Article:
2. “Abandoning the Cold War mentality.”

CONTEXT: This is a line the ministry often uses to criticize the US. Beijing accuses the US — and by extension the North Atlantic Treaty Organization — of seeking to preserve their hegemony. China argues that its greater economic sway means it deserves a bigger role on the world stage, one the US has yet to accommodate.

China Cease-Fire Proposal for Ukraine Falls Flat With US, Allies

China called for a cease-fire between Russia and Ukraine in a position paper on ending the war that offered some reprieve to Moscow but was quickly dismissed by Kyiv’s allies as the conflict enters its second year.

Several of the 12 points outlined by China in the document issued Friday would, if carried out, offer clear benefits to Russian President Vladimir Putin. That includes a cease-fire, which would freeze Russian troops in place on Ukrainian territory, as well as a call to immediately end all sanctions not endorsed by the UN Security Council, where Russia holds veto power.

US National Security Advisor Jake Sullivan, speaking on CNN, brushed off the Chinese proposal, saying it should have ended after the first bullet point, which calls for “respecting the sovereignty of all countries.”

“This war could end tomorrow, if Russia stopped attacking Ukraine and withdrew its forces,” he said.

Asked about the proposal, NATO Secretary General Jens Stoltenberg said, “China doesn’t have much credibility” in light of its failure to condemn Putin’s war.

But US and European officials worry that the Chinese proposal may get some traction in the global South, which has largely resisted calls to join sanctions against Russia.

China’s Military Modernisation: Will the People’s Liberation Army complete its reforms?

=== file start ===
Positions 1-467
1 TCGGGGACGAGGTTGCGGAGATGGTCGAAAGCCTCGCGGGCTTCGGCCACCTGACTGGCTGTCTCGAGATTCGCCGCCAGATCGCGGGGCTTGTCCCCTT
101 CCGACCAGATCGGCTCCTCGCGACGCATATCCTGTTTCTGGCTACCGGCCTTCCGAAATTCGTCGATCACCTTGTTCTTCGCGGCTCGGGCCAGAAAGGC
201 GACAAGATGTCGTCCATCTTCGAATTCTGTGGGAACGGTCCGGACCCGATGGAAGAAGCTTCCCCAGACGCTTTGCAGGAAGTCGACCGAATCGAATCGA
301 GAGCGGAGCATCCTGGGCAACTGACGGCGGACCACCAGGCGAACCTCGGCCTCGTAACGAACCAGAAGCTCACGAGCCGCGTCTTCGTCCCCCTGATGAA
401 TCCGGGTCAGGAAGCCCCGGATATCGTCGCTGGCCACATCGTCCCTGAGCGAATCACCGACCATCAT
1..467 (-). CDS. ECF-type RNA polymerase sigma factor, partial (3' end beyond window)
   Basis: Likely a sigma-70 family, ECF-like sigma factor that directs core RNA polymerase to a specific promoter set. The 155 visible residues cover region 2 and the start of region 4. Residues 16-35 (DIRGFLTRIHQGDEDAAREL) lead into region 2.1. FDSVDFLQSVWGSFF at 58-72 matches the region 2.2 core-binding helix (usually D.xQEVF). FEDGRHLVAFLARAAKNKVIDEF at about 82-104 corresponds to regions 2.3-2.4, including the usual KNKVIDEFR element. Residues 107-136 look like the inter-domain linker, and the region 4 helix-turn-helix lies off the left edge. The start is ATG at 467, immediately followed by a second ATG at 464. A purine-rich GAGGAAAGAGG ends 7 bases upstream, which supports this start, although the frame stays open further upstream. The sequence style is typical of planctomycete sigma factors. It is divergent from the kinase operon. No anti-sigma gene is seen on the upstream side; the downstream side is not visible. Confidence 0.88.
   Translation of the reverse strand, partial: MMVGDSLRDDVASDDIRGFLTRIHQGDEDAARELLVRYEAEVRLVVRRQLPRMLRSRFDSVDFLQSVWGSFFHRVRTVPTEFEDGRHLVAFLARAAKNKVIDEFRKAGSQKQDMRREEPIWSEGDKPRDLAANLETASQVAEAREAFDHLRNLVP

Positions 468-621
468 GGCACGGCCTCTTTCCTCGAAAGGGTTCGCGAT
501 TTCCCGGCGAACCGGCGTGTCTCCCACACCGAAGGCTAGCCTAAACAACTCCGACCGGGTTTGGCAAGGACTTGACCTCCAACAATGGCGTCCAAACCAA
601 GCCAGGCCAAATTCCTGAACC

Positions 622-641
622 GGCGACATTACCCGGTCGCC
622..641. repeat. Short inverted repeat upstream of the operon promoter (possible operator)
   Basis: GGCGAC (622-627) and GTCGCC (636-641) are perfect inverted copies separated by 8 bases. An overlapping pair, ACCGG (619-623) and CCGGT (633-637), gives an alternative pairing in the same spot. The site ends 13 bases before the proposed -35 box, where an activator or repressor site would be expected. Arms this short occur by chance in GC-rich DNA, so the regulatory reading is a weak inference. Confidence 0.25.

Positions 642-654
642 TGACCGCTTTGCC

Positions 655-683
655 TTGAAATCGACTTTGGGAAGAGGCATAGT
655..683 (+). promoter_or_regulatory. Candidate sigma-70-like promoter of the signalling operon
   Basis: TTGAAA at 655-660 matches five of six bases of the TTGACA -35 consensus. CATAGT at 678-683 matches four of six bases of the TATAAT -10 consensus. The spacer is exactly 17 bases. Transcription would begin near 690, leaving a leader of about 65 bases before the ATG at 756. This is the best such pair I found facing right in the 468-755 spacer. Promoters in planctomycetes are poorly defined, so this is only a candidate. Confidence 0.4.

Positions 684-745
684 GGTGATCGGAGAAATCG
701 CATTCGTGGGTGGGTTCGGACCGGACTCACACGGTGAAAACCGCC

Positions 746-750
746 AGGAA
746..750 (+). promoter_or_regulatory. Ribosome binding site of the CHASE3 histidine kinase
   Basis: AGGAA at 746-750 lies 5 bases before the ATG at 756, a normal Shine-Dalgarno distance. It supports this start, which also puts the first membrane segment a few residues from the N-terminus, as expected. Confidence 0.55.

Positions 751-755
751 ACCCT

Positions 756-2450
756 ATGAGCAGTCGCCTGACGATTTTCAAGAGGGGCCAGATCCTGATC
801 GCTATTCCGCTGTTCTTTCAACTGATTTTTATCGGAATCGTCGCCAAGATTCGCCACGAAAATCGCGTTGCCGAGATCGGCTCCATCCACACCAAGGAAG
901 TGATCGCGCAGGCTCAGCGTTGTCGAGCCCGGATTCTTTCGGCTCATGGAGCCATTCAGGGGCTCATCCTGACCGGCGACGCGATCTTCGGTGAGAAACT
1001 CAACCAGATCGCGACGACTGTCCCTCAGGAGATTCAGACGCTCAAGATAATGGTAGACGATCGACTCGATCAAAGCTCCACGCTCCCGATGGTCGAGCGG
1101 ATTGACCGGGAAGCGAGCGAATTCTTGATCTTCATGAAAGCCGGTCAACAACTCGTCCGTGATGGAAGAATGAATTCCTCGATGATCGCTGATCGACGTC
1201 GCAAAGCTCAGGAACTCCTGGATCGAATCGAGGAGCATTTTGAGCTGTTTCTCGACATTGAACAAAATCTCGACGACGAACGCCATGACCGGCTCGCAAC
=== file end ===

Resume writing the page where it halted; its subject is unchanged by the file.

Meia Nouwens

The People's Liberation Army's modernisation programme has seen the commissioning of some impressive military platforms and systems since 2021, but progress in institutional reform and restructuring is less obvious and China's leaders do not yet have complete confidence in their military's war-fighting capabilities.

Chinese President Xi Jinping has set three goals for the People’s Liberation Army’s (PLA) modernisation by mid-century (2049 or 2050) as part of China’s larger ambition to become a strong country (强国 qiáng guo) with a strong military (强军 qiáng jūn). These goals were slated for completion between 2020 and 2050, with a fourth added in 2021 as a midway point between 2020 and 2035. The goals are: by 2020, mechanisation of PLA army forces and progress in ‘informationisation’ – the integration of information and communications technology (ICT); by 2027, army building and professionalisation; by 2035, full modernisation and ‘intelligentisation’ – integration of artificial intelligence (AI) and autonomy into the PLA’s command and control, weapons systems and platforms, and decision-making – through reform of theory, organisational structure, service personnel and weaponry; and, by the mid-21st century, the ability to fight and win wars. These reforms will be implemented across all PLA service arms – army, navy, air force, rocket force and strategic support forces – and focus on developing efficient joint operations for theatre commands according to modern and future war-fighting concepts of network-centric and target-centric warfare.